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Eclipse Vicissitudes:Thomas Edison and the Chickens

J. Donald Fernie

Last August 11 my wife and I found ourselves in the countryside of southern Hungary preparing to watch a total eclipse of the Sun. Luck was with us; an overcast, rainy morning gave way to clear skies an hour or two before totality began near midday. Although it wasn't our first total solar eclipse, we were nevertheless caught up in the fascination the event always brings: the increasingly eerie quality of the dying light as the moon relentlessly gnaws its way across the face of the sun, the expectant hush of the staring people around us, the sudden cries of awe as, in this case, the diamond ring phenomenon suddenly flashes into view. And with the closing darkness the local birds, true to form, set off to roost in the nearby trees, twittering in bewilderment at the early coming of night. I was immediately reminded of the story of Thomas Edison and the chickens.

Figure 1. Eclipse of 1878, framedClick to Enlarge Image

It's a story that centers on the total eclipse of July 29, 1878, an eclipse notable on more than one historical front. I have already written about it (Marginalia, September–October 1994) in connection with the search for a putative planet, Vulcan, thought to revolve between the Sun and Mercury. Vulcan's presence, it had been hoped, would explain a discrepancy of about 40 arcseconds per century between theory and observation in the orbital motion of Mercury.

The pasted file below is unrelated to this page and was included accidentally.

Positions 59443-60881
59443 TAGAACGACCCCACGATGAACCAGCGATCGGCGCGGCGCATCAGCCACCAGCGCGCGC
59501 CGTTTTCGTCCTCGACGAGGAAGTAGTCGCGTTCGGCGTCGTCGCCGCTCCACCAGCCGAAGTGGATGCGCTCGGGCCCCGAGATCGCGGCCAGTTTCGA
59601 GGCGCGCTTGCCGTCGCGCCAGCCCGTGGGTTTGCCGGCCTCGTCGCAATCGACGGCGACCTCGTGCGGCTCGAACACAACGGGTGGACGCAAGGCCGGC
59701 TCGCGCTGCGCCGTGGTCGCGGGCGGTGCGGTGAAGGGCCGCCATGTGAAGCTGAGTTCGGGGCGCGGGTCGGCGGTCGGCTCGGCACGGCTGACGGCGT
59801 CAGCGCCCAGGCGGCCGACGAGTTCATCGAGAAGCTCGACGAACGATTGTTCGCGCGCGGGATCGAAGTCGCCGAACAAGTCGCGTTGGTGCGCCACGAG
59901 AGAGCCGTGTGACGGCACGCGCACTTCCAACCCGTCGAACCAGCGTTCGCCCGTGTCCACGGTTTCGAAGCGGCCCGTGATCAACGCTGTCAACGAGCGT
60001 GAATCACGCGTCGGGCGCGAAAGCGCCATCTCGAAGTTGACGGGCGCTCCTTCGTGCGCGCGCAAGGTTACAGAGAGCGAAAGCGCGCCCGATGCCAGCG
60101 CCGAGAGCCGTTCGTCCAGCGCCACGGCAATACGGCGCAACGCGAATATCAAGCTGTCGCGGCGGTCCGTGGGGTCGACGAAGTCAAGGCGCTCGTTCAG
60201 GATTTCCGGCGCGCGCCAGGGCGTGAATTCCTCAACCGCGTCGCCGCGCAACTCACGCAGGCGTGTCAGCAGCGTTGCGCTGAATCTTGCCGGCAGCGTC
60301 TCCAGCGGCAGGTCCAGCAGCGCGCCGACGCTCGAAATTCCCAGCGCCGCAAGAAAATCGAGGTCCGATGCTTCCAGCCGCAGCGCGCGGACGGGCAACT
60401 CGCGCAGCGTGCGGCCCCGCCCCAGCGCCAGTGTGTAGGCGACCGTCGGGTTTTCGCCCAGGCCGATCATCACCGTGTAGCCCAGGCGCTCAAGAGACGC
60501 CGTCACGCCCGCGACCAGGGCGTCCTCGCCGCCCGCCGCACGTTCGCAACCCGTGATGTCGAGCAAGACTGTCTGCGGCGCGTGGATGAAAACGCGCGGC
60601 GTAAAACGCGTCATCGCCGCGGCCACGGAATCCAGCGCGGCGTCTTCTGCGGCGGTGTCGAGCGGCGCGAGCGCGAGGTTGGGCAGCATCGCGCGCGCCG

It was an eclipse well above average in interest to astronomers. The path of total eclipse, starting in Alaska, was to sweep down the spine of the Rocky Mountains and out across the Gulf of Mexico before ending in Cuba. This meant that it might be observed from an area with generally clear weather containing many high-altitude mountainous sites, mostly above the haze and water vapor that plague lower sites. This fact took on added importance in that the later 19th century was a time in which astrophysics, the study of stars themselves, as distinct from their positions and motions, was beginning an explosive growth. So it was that Samuel Langley, director of the Allegheny Observatory, intended to use these auspicious circumstances to further investigate the strange outer atmosphere of the sun called the corona. A recent theory at the time proposed that the corona, then visible only at a total solar eclipse, was the moon's atmosphere rendered visible by backlighting from the sun. Langley wanted to find out more about the corona and, in particular, its temperature. But how to measure the temperature of something 150 million kilometers away? The obvious thought was that if the corona is hot, as one would expect if it were solar, it must produce infrared radiation, albeit difficult to measure at that distance. This was a real problem for Langley, since existing thermopiles were generally too insensitive to yield a useful result. And it was here that Thomas Edison entered the story.

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